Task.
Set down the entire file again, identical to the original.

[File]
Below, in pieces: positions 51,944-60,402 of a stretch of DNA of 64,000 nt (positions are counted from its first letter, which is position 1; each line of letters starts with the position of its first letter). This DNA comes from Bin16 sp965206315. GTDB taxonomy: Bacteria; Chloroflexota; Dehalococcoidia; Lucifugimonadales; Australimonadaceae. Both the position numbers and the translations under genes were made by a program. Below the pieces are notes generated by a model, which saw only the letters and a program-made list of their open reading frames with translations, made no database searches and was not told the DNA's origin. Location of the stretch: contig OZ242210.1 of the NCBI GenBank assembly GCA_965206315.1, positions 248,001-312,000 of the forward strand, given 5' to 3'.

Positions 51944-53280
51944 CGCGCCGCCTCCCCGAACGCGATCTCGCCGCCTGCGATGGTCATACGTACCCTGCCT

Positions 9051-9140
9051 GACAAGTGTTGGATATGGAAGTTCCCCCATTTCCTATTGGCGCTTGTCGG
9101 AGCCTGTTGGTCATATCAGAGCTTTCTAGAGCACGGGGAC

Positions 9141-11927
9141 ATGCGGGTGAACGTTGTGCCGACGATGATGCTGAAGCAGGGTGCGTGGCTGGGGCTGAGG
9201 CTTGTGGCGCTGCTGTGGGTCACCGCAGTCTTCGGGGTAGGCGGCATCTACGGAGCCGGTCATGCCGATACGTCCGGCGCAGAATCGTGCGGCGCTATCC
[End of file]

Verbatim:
Below, in pieces: positions 51,944-60,402 of a stretch of DNA of 64,000 nt (positions are counted from its first letter, which is position 1; each line of letters starts with the position of its first letter). This DNA comes from Bin16 sp965206315. GTDB taxonomy: Bacteria; Chloroflexota; Dehalococcoidia; Lucifugimonadales; Australimonadaceae. Both the position numbers and the translations under genes were made by a program. Below the pieces are notes generated by a model, which saw only the letters and a program-made list of their open reading frames with translations, made no database searches and was not told the DNA's origin. Location of the stretch: contig OZ242210.1 of the NCBI GenBank assembly GCA_965206315.1, positions 248,001-312,000 of the forward strand, given 5' to 3'.

Positions 51944-53280
51944 CGCGCCGCCTCCCCGAACGCGATCTCGCCGCCTGCGATGGTCATACGTACCCTGCCT

Positions 9051-9140
9051 GACAAGTGTTGGATATGGAAGTTCCCCCATTTCCTATTGGCGCTTGTCGG
9101 AGCCTGTTGGTCATATCAGAGCTTTCTAGAGCACGGGGAC

Positions 9141-11927
9141 ATGCGGGTGAACGTTGTGCCGACGATGATGCTGAAGCAGGGTGCGTGGCTGGGGCTGAGG
9201 CTTGTGGCGCTGCTGTGGGTCACCGCAGTCTTCGGGGTAGGCGGCATCTACGGAGCCGGTCATGCCGATACGTCCGGCGCAGAATCGTGCGGCGCTATCC